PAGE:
Caribbean contractors hopeful for drop in cement prices

Caribbean contractors hopeful for drop in cement prices
Published: 15 September 2006

Stakeholders of the construction industry can anticipate a drop in the price of cement due to the recent decision of the Council for Trade and Economic Development (COTED) to suspend the tariff on imported cement for two years.

Trade Co-ordinator Dr. Clarence Henry, who presented the proposal on behalf of Antigua and the OECS in Barbados, stopped short of giving a firm commitment to this possibility but suggested that the indicators could lead to a decrease in the chronically fluctuating price of cement.

“You know when it comes to these affairs, sometimes it’s supply and demand which drives up or drives down the price of the commodity,” Henry said. 

“Now, as long as stakeholders who normally are involved in the procurement of cement go out and they are able to attain and bring in the cement, it depends on availability and the quantity of the product on the market. You may find that it may result in a very competitive situation, which will be definitely to the advantage of the consumer.”

The price of cement has fluctuated greatly in the last year. Last year, a bag of cement priced at $14.50, rose as high as $19 and $22 this year, and should now be retailed at $16.50 due to government intervention. The Antigua Sun had also previously reported that there was talk of an increase to $25 per bag.

Regarding the suspension, Secretary of the Antigua & Barbuda Contractor’s Association Nicholas Hadeed said anything that brought down the cost of cement was favourable. He is also of the belief that the suspension could mean lower prices, since the withdrawal of the tariff makes way for more competitive prices.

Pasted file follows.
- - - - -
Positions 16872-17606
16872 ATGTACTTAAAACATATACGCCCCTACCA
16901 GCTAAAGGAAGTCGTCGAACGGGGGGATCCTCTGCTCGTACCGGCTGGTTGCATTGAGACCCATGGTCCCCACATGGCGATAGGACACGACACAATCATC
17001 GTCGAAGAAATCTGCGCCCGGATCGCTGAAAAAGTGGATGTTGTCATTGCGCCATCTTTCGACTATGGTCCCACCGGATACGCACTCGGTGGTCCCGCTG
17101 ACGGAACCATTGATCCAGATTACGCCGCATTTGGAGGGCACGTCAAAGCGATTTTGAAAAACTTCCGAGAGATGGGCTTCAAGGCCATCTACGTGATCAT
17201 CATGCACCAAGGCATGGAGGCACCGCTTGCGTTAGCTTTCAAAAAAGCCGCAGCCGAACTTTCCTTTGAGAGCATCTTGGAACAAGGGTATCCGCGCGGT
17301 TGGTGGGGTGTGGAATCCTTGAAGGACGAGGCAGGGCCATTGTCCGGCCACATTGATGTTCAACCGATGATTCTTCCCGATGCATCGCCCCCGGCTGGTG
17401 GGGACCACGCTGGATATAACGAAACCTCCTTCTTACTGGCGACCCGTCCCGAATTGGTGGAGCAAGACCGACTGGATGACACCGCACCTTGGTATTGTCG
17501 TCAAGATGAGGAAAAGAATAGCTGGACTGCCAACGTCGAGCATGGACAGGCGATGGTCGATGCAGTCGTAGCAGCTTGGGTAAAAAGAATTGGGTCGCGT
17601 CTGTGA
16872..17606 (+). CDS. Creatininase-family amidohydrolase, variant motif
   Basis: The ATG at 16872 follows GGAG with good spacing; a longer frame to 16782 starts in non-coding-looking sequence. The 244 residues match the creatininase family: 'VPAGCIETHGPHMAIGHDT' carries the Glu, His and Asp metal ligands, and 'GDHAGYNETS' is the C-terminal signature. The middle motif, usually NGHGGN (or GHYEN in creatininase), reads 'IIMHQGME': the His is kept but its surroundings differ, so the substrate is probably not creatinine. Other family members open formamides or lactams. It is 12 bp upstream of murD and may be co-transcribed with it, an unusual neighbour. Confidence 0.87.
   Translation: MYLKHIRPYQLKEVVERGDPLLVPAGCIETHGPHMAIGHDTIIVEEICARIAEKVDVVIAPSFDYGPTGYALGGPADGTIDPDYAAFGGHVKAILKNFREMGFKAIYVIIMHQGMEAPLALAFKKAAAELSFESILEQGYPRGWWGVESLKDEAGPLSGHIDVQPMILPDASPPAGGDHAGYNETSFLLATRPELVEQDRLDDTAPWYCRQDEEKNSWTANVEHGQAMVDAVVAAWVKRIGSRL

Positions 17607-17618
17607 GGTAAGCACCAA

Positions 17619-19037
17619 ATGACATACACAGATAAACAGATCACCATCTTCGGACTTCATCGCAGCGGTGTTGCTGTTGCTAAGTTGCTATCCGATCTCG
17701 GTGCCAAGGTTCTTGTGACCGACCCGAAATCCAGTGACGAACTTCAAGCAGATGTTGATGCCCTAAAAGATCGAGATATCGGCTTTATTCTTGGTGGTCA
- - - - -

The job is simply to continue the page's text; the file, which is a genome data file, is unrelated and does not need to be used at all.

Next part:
Hadeed also cautioned it could also mean that prices might not drop, but should at least see to the prices staying at what they currently are.

Paul Smith of Caribbean Concrete Ltd. opined though that he felt sure the price had to fall, because if the duty falls, then the price should as well and if it does not, there should be an outcry by the consumers.

Smith, meantime, saw the suspension as positive. He, however, placed greater importance on the need for constant and regular supply of cement and sand, which has been a affecting the productivity of the construction sector for sometime now.

Hadeed also pointed out the construction industry was experiencing shortages in other raw materials such as steel and aggregates. He said the shortages in sand and aggregates was a local problem, but the steel and cement shortages are a worldwide problem and the suspension of the tariff might not necessarily mean that cement would be easily sourced.

“Cement is a commodity controlled by a few large corporations,” said Hadeed. Unlike foodstuffs, cars, or electronics, he said that those corporations might not find it beneficial to service markets as small as the member states of the OECS.

With the permission to procure cement from international sources without taxation, Henry speculated about the possible sources of cement.

“We believe that it may be able to be sourced from Mexico, Venezuela, possibly Santo Domingo or indeed China.”